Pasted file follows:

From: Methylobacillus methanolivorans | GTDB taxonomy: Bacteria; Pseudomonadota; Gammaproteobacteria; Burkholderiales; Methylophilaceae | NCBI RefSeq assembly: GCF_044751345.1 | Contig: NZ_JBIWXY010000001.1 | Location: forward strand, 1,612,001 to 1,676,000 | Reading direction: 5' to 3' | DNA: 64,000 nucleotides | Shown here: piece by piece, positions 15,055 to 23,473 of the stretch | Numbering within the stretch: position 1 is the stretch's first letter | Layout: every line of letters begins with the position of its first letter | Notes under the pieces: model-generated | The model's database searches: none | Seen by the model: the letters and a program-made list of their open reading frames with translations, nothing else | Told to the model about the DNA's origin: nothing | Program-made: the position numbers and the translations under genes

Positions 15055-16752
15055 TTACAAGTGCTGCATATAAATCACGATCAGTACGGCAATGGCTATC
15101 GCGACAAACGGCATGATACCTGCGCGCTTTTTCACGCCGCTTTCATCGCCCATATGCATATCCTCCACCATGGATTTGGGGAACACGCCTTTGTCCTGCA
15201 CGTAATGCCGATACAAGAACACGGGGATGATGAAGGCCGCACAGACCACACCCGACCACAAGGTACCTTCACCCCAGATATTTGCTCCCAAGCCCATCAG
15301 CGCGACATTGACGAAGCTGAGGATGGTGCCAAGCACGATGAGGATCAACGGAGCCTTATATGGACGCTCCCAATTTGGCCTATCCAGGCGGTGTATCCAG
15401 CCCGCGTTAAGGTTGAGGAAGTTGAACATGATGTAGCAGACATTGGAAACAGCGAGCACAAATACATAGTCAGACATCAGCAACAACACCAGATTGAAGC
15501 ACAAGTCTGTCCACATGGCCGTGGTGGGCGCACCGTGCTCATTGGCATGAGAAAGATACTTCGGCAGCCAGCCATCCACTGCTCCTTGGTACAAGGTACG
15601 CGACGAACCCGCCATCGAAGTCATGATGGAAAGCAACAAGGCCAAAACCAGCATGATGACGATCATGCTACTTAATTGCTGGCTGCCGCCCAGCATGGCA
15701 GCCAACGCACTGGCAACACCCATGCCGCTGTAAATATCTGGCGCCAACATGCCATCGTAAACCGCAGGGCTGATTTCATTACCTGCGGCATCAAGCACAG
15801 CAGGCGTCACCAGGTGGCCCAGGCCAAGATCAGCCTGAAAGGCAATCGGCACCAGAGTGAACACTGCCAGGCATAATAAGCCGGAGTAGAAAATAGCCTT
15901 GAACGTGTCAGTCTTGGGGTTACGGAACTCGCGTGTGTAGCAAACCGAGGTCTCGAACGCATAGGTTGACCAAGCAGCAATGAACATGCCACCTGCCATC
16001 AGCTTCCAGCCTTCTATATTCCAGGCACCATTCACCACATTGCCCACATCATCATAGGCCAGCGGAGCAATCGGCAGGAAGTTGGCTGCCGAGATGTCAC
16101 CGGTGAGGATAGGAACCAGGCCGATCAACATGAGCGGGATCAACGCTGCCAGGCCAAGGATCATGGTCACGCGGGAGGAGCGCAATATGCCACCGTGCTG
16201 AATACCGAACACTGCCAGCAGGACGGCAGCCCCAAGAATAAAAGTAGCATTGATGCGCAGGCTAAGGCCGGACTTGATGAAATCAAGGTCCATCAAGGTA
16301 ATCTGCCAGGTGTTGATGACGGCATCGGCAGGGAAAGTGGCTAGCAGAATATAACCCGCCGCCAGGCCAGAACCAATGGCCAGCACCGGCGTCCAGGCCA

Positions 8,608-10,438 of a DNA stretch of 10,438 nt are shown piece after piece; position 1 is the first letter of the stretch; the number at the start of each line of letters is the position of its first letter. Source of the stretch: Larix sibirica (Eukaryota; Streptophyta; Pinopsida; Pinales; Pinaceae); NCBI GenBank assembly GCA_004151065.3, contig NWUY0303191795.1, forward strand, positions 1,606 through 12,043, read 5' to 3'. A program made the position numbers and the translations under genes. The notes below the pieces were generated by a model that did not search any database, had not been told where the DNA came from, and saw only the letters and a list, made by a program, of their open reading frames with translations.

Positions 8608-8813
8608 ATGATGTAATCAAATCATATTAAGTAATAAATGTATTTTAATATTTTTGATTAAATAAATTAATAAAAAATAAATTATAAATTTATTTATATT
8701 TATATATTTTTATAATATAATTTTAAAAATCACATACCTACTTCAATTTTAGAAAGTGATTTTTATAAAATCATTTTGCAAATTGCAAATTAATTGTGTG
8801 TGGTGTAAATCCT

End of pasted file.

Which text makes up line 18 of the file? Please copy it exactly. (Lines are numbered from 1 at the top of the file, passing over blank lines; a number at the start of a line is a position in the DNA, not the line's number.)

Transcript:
Positions 8608-8813